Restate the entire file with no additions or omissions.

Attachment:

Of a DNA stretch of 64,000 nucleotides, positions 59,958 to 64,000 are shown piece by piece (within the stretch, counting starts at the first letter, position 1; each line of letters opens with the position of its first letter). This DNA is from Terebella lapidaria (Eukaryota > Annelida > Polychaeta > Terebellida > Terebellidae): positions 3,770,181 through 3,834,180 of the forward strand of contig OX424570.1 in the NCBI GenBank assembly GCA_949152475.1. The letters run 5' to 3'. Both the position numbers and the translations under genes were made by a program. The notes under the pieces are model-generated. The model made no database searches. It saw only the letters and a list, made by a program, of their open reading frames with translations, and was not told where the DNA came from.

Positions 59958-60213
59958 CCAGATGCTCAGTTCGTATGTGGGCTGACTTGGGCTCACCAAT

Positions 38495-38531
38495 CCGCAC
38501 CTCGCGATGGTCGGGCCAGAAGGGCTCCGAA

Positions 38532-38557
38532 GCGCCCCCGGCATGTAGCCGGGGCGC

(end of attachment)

Of a DNA stretch of 64,000 nucleotides, positions 59,958 to 64,000 are shown piece by piece (within the stretch, counting starts at the first letter, position 1; each line of letters opens with the position of its first letter). This DNA is from Terebella lapidaria (Eukaryota > Annelida > Polychaeta > Terebellida > Terebellidae): positions 3,770,181 through 3,834,180 of the forward strand of contig OX424570.1 in the NCBI GenBank assembly GCA_949152475.1. The letters run 5' to 3'. Both the position numbers and the translations under genes were made by a program. The notes under the pieces are model-generated. The model made no database searches. It saw only the letters and a list, made by a program, of their open reading frames with translations, and was not told where the DNA came from.

Positions 59958-60213
59958 CCAGATGCTCAGTTCGTATGTGGGCTGACTTGGGCTCACCAAT

Positions 38495-38531
38495 CCGCAC
38501 CTCGCGATGGTCGGGCCAGAAGGGCTCCGAA

Positions 38532-38557
38532 GCGCCCCCGGCATGTAGCCGGGGCGC